ST. LOUIS, Feb. 23, 2006 -- Boeing [NYSE: BA] this month successfully completed P-8A Multi-mission Maritime Aircraft (MMA) weapons separation wind tunnel tests at the Arnold Air Force Base Engineering Development Center in Tullahoma, Tenn.
The tests validated Boeing predictions that the U.S. Navy-required P-8A weapons, which include torpedoes, missiles and naval mines, will safely separate from the aircraft when launched during flight.
"This major milestone moves us significantly closer to the start of flight-testing for weapons separation and also validates the aircraft's design," said Jack Zerr, Boeing vice president and P-8A program manager. "The team performed the tests in half the expected time, which further demonstrates our commitment to keeping the P-8A program on schedule and on budget."
During three weeks and approximately 220 hours of testing Boeing engineers, monitored by Navy personnel, placed weapons on a moveable mount near a 6.2 percent scale P-8A model. As the weapons were moved away from the aircraft at various airspeeds and locations, aerodynamic forces were measured to gauge the effect.
"The Navy is extremely happy about the positive correlation between our predictions and the test data," said Neal Mosbarger, Boeing P-8A Flight Technology manager. "As a result, we likely will be able to reduce the P-8A's flight test hours when we get to that phase of the program."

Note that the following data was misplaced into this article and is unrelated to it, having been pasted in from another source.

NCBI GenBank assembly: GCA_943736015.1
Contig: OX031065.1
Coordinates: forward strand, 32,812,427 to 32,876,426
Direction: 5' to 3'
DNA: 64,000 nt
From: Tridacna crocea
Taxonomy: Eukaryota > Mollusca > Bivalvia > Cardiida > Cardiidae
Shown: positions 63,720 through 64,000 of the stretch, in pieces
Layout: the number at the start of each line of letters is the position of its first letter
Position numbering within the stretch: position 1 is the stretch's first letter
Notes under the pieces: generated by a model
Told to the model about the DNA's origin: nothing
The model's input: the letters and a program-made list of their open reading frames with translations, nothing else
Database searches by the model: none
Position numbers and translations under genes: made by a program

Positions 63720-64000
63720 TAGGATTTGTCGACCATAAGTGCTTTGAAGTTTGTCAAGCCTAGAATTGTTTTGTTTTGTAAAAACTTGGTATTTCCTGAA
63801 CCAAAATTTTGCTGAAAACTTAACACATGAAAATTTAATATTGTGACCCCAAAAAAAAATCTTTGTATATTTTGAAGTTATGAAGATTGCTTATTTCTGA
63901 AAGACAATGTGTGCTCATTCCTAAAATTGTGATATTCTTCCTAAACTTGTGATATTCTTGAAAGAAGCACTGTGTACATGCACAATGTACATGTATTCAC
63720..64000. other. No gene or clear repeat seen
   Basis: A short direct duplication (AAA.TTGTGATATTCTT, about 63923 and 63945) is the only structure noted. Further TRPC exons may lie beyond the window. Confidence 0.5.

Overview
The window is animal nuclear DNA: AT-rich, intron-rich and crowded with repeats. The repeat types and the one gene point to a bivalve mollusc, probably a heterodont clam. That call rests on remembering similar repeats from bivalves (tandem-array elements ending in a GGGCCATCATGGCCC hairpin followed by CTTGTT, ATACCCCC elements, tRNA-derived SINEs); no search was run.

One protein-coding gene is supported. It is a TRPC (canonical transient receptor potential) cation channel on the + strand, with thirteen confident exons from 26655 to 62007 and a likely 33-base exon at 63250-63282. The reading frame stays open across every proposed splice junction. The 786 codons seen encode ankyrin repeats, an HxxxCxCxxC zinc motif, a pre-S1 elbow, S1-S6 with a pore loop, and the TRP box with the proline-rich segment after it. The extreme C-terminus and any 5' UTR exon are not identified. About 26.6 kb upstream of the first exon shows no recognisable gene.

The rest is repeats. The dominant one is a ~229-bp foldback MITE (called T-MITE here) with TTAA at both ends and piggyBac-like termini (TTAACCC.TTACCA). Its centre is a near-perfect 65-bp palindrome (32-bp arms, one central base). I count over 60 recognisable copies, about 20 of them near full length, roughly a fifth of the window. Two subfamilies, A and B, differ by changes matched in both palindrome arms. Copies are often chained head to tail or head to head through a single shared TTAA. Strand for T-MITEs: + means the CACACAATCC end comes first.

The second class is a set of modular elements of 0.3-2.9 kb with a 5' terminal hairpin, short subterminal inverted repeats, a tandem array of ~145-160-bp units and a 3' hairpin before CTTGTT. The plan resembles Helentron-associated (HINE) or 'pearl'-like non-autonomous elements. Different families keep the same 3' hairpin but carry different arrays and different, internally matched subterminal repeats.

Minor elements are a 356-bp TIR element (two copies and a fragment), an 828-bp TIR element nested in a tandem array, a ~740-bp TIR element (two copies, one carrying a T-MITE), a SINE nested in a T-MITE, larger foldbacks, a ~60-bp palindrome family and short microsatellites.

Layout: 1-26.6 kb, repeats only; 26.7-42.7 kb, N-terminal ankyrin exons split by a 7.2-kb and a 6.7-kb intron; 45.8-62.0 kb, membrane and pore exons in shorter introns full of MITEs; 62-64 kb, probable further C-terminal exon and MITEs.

All P-8A aerodynamic wind tunnel testing is now complete, just 20 months after authorization to proceed with the System Development and Demonstration phase of the program. Overall, Boeing has completed more than 3,100 hours of P-8A wind tunnel testing.
Boeing will continue to analyze the wind tunnel data, which will be used to support the program's Critical Design Review, slated for early 2007.
The P-8A, a 737-800 aircraft, is the Navy's replacement platform for the P-3C. Its primary mission is to provide persistent anti-submarine warfare. In addition, the P-8A MMA will contribute to anti-surface warfare and intelligence, surveillance and reconnaissance warfighting capabilities, as defined in the Sea Shield and FORCEnet elements of the Navy's Sea Power 21 program.
The Boeing-led team, which includes CFM International, Northrop Grumman [NYSE: NOC], Raytheon [NYSE: RTN] and Smiths Aerospace [LSE: SMIN.L], will produce five test aircraft during the program's System Development and Demonstration phase. The Navy plans to purchase up to 108 aircraft to replace its aging fleet of P-3 aircraft.
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